July 17, 2017
Re: Impact of FY2018 Increase in School Aid to Certain Districts
The Division of Local Government Services has sent a Memorandum to your Chief Financial Officer, Tax Collector, and Municipal Clerk addressing the impact the FY18 increase in School Aid to certain districts may have on property tax bills along with the process school districts must follow if they are going to reconsider their 2017-2018 school budgets. The K-12 FY18 School State Aid by school districts is available as a pdf or by search. Click here for the DLGS memo.
We suggest speaking immediately to your Administrator/Manager and Chief Financial Officer to determine the impact of the guidance provided by the State agencies. In particular, depending on how the school district proceeds, it could create short-term cash flow issues coupled with the statutory deadline for payment to school districts of their levy.
Boards of education, except county vocations schools, which have received an increase in School Aid are being permitted to reconsider their 2017-2018 budgets. They have the option to either reduce their property tax levies in an amount not to exceed the increase to their State aid or to increase their general fund appropriations for their current fiscal year. These boards of education are being instructed to immediately contact their municipal tax collector and county tax administrator to confirm whether or not the revisions and reissuance of property tax bills would be fiscally prudent. If the municipality agrees to accommodate a revised property tax bill, the school district must revise and submit the general fund tax certification no later than 4:00 p.m. on Friday, July 21, 2017, unless the municipality and school district agree to a later date.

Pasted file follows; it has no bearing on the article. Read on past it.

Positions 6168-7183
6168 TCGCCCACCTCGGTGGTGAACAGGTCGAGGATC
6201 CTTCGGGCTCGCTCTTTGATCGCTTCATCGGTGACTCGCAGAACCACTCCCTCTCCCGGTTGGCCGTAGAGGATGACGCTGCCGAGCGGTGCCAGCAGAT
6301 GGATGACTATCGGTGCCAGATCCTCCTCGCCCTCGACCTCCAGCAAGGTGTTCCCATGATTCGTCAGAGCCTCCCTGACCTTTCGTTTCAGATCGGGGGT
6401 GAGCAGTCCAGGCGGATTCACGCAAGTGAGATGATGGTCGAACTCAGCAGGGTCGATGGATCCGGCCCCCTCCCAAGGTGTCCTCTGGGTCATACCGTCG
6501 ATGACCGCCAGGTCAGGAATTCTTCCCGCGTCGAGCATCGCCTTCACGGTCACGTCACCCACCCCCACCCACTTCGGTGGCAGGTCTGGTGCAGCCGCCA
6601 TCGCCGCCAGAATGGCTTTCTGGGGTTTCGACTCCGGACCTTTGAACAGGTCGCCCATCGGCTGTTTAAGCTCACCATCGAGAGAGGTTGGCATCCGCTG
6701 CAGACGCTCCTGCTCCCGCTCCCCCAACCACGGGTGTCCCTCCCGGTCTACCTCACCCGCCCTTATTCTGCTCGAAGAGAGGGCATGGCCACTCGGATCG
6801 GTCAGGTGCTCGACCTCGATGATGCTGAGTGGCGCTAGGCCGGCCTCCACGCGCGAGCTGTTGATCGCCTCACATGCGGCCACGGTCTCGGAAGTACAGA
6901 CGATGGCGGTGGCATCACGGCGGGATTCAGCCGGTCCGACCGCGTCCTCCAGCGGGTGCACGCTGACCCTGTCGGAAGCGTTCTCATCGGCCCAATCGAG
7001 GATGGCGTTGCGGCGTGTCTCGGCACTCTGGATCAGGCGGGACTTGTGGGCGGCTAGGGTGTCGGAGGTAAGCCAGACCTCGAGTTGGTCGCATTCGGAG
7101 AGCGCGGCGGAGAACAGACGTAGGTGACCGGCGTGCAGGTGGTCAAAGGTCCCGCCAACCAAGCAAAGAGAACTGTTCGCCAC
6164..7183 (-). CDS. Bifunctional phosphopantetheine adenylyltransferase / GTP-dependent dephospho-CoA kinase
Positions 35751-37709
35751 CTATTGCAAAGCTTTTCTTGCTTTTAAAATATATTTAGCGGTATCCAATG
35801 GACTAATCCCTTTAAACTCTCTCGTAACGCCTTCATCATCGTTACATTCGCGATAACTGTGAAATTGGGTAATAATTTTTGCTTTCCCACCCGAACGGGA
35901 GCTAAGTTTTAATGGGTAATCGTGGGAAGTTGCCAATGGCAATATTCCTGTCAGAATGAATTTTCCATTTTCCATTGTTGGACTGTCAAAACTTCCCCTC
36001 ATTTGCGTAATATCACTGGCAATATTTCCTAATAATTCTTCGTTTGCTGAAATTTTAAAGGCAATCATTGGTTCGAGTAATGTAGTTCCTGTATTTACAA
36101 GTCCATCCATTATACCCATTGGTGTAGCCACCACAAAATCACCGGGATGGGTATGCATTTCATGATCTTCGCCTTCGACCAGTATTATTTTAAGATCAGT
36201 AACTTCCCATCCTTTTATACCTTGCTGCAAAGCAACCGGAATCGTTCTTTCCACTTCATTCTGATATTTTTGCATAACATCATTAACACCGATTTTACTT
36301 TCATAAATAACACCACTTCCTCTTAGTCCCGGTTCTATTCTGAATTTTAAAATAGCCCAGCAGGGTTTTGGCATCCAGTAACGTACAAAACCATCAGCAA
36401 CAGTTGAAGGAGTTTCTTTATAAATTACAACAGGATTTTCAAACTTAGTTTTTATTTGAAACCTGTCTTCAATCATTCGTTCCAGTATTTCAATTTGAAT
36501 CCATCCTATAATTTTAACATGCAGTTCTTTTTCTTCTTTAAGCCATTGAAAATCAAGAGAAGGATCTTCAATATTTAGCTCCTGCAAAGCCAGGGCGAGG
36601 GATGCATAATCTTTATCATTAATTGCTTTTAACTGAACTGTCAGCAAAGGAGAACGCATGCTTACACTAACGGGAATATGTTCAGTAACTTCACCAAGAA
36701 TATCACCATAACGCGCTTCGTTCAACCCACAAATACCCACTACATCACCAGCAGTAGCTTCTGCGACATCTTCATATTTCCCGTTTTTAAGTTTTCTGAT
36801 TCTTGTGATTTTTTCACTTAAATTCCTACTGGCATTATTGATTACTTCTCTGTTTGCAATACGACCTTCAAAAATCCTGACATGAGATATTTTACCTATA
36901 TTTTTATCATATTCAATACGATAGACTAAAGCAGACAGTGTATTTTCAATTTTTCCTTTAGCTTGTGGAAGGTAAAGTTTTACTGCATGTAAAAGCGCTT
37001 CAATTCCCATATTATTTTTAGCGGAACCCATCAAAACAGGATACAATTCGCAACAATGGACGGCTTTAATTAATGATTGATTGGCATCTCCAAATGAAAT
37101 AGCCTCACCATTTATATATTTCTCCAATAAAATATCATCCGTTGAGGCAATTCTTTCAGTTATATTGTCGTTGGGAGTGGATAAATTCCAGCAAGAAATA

The guidance provided by the DLGS and the Department of Education (DOE) does not directly address what happens if the municipality and school district disagree on the issuance of revised bills. The language in the DLGS guidance states, “If a municipality agrees to accommodate a revision of tax bills…” The language in the DOE guidance states, “If the municipality and/or county is able to accommodate a request to revise tax bills and the revision is fiscally prudent…”
One may infer that the change in tax bills must be done with the approval or consent of the municipality and/or county, but the language is vague and subject to other interpretation. As a result, we would suggest that if there a disagreement between the local governments that you contact the DLGS for further guidance.
A delay in the issuance of the tax bills could result in short-term cash-flow issues. The DLGS notice highlights that N.J.S.A. 54:4-74 (counties) and 54:4-75 (schools) allow tax payments to be deferred until after 25 days from the time tax bills are mailed, or no later than September 15 for counties and September 1 for schools. They are urging local officials to work together to review cash flow needs, which include the payments to the county, boards of education, and any other local taxing districts, and where possible, modify existing payment schedules to accommodate the possible restricted cash flow of the municipality. The Division also reminds municipalities that under certain circumstances they can issue a Tax Anticipation Note (TAN) to address short-term cash flow issues and meet the statutory deadlines for remittance of school and county tax levies. If you consider issuing TANs be sure to discuss the costs of that with your CFO and Manager/Administrator.
Michael J. Darcy, CAE